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Singapore's PM is upbeat about growth




Prime Minister Lee Hsien Loong addresses Houston's business and civic leaders at the Hyatt Regency on July 12, 2010. (Marc Nathan Photographers, Inc.)

Prime Minister Lee Hsien Loong addresses Houston's business and civic leaders at the Hyatt Regency on July 12, 2010. (Marc Nathan Photographers, Inc.)

HOUSTON, July 12, 2010 - Prime Minister Lee Hsien Loong of Singapore is giving an upbeat assessment of Asia's prospects for growth.

"I believe the fundamental transformations in East Asia will continue, and for a long time," the Prime Minister told an audience of 350 at the Hyatt Regency in Houston, Texas.

After touting East Asia's robust recovery from the economic meltdown of 2007 and 2008, Lee focused much of his address on China,  suggesting that East-West conflicts over trade imbalances and currency valuations will resolve themselves as China transitions from an export-driven economy to one based on growing domestic consumption.

Lee made the remarks at a luncheon co-hosted by the Asia Society Texas Center and the Greater Houston Partnership.

He said rising wages in China will both drive up the cost of Chinese export goods and expand the market for US products.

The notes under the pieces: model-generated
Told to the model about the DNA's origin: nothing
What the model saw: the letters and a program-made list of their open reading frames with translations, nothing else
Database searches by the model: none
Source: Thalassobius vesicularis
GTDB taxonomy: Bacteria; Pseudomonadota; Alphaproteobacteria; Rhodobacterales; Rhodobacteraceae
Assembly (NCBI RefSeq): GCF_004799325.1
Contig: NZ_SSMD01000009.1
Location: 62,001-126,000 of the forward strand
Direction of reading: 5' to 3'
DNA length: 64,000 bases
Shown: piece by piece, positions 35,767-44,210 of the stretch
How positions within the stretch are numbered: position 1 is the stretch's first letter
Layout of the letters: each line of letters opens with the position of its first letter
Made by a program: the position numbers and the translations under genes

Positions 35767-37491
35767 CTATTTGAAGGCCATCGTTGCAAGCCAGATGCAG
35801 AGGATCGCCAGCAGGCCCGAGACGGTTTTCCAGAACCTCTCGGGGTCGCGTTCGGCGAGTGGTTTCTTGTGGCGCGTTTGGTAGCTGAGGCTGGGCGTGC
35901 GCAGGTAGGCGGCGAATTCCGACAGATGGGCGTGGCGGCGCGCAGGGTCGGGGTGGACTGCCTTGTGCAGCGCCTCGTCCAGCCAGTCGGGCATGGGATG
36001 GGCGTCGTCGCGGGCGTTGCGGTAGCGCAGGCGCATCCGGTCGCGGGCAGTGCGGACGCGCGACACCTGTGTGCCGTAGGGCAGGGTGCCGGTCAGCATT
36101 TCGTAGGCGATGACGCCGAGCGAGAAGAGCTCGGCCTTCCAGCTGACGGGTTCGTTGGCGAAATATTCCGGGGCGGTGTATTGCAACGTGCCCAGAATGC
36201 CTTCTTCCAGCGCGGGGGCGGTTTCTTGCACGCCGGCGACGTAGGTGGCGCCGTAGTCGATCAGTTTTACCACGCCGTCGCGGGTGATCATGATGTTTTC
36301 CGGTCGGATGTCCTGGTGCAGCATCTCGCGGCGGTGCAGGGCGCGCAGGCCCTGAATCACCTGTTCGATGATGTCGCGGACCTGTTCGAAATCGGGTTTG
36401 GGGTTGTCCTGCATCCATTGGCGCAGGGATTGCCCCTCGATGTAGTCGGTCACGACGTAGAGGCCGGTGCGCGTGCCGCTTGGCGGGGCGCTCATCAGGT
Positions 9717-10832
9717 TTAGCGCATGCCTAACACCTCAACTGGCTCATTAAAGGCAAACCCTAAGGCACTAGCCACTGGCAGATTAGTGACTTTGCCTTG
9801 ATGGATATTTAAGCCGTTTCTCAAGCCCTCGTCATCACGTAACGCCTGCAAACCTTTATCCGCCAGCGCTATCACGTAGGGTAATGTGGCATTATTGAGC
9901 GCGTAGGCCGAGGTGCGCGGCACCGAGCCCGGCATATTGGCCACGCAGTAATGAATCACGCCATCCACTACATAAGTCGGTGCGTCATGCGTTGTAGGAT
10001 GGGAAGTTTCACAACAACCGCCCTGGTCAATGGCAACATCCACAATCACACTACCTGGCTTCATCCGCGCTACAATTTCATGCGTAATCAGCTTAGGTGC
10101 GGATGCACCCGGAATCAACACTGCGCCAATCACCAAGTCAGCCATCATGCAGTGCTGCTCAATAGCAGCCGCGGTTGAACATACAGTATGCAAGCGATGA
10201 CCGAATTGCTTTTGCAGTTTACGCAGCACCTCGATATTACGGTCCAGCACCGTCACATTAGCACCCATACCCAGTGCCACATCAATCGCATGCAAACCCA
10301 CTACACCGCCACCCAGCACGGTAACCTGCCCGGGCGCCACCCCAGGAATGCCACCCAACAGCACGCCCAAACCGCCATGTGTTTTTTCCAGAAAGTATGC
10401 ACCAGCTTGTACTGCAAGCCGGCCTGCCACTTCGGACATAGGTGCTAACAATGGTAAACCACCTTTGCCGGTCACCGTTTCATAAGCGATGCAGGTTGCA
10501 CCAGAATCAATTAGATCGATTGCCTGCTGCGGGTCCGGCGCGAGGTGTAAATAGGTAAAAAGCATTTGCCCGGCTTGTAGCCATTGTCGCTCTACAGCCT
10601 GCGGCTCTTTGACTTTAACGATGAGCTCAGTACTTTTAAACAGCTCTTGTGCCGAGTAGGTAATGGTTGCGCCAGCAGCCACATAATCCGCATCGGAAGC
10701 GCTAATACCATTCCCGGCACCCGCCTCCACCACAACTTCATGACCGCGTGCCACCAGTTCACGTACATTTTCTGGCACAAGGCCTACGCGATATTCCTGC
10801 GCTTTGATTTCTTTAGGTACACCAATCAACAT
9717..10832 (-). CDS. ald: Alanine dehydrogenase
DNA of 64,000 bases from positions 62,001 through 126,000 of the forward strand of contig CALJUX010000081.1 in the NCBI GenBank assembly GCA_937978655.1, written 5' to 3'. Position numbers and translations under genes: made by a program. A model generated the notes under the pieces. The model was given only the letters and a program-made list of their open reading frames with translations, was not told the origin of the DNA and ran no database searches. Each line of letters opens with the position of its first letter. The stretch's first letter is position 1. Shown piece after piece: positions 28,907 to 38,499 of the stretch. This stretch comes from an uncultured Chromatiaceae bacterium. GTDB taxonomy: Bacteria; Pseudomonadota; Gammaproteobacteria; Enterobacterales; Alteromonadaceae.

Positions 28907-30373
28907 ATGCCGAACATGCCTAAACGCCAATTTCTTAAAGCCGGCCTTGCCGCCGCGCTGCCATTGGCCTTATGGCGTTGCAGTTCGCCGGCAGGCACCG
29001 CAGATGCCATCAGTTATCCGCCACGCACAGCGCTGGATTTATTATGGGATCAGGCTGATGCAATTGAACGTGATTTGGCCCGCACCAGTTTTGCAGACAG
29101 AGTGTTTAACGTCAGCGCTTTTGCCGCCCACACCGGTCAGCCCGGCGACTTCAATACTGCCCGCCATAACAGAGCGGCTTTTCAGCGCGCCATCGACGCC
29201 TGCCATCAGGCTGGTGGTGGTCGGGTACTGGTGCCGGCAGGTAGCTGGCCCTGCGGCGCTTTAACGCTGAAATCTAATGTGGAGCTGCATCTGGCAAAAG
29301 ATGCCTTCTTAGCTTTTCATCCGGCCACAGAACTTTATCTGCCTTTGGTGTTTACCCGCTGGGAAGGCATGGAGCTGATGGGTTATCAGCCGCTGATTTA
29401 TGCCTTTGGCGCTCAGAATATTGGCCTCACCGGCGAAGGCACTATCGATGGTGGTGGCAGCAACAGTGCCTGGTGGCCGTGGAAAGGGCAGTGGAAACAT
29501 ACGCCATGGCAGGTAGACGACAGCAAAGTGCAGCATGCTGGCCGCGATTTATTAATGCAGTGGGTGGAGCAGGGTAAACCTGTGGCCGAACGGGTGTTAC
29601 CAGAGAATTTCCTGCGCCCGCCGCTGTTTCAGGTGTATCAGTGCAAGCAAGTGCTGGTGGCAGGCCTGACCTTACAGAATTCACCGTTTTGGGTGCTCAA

"A move in this direction will help manage relations with America and make it easier for Walmart... [and] Halliburton to do business in China and for Chinese companies to trade with America and make it easier to keep the political temperature down," Lee said.

He defended China's hard-nosed approach to caps on CO2 emissions at the 2009 Climate Change Conference in Copenhagen, noting that India, Brazil and South Africa share China's unwillingness to hobble the growth that raises living standards for their people.

"These are very powerful human needs and trends that no government, whether elected or not, can ignore," he said.

He predicted that ultimately China will address climate change and adjust their policies accordingly.